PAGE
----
Stefania Skoryna

Remembering that creation is the result of a whole team.

The Ellipses research phase was possible thanks to the University of Montreal seminar: Composing and Interpreting Music for Dance, directed by Ana Sokolovic and Sarah Bild, where composers and musicians at a master's or doctoral level are paired with chosen choreographers to create a contemporary dance piece in approximately 2 months.

This process was definitely a turning point for me for many reasons but I would like to put the emphasis on my collaborators: the dancers, Miranda Chan, Léna Demnati, and Mathilde Heuzé, the composer Olivier Alary and the violist Victor De Coninck. I applied to the seminar with a very brief idea regarding what I wanted to create. I knew I was curious about creating a solo in symbiosis with the music, with a dancer I never worked with before. The rest was still to be discovered. Finally it turned out to be a trio that is already programmed in three different festivals and is going back into the studio for a change of instrument and now aiming for a 20 minute length piece! I realized that this could not have been possible without my incredible collaborators.

I contacted Mathilde, who I barely knew because I graduated a couple months before her entry at l’École de danse contemporaine de Montréal, and hoped she would accept the project. Immediately she was interested even though I had nothing planned out yet. Yes! A week later I had coffee with Miranda and while discussing our upcoming projects, I talked briefly about the music seminar, teaching and auditions. On my way home on the subway, I had a flash and texted Miranda to ask her if she would like to participate as a dancer for the seminar. Why not? To my surprise she answered 5 minutes later saying yes and now I have a duet! Already very excited, I bump into Léna two subway stations further and we have a quick chat. Once again I explain the music/dance seminar and Léna says: "Well, I’m actually free on Fridays if you’re looking for a third dancer." Wow! And there we have it, the Ellipses trio. I feel like this situation resumes the whole process and the natural flow of the continuity of the project.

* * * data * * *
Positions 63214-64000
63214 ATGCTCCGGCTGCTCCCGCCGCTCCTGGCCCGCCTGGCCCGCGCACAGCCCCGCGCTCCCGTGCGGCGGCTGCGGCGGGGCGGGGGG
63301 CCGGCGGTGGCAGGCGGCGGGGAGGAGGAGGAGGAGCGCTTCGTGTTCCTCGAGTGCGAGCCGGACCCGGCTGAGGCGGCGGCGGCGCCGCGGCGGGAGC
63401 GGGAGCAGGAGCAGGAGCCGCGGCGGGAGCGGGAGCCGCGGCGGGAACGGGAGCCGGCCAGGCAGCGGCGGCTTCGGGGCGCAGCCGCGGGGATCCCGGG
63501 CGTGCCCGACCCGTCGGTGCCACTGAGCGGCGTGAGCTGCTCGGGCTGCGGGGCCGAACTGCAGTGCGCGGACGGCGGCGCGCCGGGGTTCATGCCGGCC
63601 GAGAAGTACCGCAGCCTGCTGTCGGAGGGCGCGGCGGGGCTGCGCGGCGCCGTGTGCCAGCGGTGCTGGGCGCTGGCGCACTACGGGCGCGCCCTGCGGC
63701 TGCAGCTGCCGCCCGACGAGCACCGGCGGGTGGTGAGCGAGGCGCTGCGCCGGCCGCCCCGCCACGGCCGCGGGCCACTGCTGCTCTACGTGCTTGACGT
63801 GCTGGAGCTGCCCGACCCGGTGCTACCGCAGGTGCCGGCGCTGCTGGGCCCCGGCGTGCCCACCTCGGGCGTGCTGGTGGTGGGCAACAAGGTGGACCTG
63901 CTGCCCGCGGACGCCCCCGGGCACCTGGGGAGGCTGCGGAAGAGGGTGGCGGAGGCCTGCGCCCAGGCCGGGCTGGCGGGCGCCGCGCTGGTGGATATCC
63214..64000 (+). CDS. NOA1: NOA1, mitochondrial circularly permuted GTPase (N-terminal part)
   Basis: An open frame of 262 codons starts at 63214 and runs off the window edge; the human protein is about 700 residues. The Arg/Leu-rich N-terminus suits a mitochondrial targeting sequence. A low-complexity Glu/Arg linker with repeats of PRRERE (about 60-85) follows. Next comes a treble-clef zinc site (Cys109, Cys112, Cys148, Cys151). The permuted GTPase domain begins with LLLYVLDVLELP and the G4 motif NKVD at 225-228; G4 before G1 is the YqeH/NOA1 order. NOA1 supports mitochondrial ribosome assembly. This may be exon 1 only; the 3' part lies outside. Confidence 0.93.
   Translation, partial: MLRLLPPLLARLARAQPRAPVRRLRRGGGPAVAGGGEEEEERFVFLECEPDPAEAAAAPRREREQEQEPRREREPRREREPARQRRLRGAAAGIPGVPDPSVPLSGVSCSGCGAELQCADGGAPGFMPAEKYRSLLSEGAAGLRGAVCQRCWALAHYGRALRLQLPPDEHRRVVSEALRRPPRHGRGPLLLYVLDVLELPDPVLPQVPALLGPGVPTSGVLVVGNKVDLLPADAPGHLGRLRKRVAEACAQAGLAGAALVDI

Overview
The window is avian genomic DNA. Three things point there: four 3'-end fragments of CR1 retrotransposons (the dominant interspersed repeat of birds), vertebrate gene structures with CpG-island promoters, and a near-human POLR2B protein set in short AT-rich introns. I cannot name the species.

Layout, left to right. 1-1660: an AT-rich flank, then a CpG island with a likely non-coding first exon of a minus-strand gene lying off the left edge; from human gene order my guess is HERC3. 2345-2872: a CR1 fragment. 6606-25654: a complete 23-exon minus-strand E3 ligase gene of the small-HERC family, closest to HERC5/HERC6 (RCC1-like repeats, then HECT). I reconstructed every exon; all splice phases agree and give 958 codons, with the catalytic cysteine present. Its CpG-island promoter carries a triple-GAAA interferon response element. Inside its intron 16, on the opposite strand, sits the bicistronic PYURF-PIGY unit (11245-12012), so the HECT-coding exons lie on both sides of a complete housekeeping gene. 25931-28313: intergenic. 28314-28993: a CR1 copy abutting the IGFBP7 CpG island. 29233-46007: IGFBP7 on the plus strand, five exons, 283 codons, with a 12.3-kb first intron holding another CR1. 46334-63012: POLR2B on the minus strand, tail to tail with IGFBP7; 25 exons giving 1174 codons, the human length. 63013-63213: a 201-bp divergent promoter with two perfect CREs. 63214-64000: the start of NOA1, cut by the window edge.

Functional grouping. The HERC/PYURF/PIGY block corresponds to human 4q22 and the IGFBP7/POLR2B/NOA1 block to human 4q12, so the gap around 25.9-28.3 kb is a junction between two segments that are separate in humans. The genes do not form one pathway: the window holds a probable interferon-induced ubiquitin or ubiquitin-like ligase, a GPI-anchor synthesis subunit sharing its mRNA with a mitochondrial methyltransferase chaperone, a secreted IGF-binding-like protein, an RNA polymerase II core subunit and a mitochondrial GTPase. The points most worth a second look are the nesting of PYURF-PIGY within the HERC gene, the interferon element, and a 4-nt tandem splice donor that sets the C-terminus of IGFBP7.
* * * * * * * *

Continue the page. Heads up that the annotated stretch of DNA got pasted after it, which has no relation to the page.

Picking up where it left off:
Meeting Olivier for the first time in the music studio was as fluid as finding the dancers. We established that the three dancers will follow their own melody at some point and that he will overlap 3 violas played by Victor. Olivier had a musical idea using an ostinato that made me think of an elliptic shape in motion, and reminded me of the communicating system used in the movie Arrival directed by Denis Villeneuve. I worked outside of the studio, establishing a choreographic score before finding the dancers and testing a couple of simple ideas. Olivier, who was present with us, was inspired by the gestures and the general structure. That same week he sent me new parts of the music and I went back with the dancers for more tests. This ‘’ping pong’’ vibe was present during the whole two months of creation. I joined him in the music studio while he was recording with Victor to nourish his interpretation and Olivier kept giving feedback about the choreographic structure and proposing movement nuances to the dancers.



Ellipses is quite a challenge equally for the dancers and Victor. Three quarters of the choreography is written, precise in the gesture, specific in the timing and very oriented in the space. Miranda, Lena and Mathilde need to be attentive to the music and to each other, and to be connected to themselves to fully embody the piece. Victor had three parts to learn, practice and record, a total of half and hour of music. Each part has its own complexity, such as keeping a constant tempo for 9 minutes and mastering the order of patterns with difficult variations to perceive and give a distinguished colour to each solo.

The most satisfying part of my job is definitely seeing people motivated, involved and inspired by my main choreographic idea. I recall a rehearsal where I felt a bit lost concerning the elliptic shape becoming three solos and the importance of seeing a difference between the three dancers. It took 30 minutes for the dancers to guide me through their bodies, suggest ways to make subtle modifications and develop the essential idea.



I feel that creation is a moment where everyone works towards the same idea, contributing in their own way while trusting their background and finding solutions together.

I want to thank,

Miranda for saying yes to the challenges.
Léna for your generosity.
Mathilde for your motivation.
Olivier for your commitment.
Victor for your openess.

I am very grateful to work with these beautiful humans



Photo aboveby Smaïn Tazaïrt, Boomerang- danses partagées event at l'École de danse contemporaine de Montréal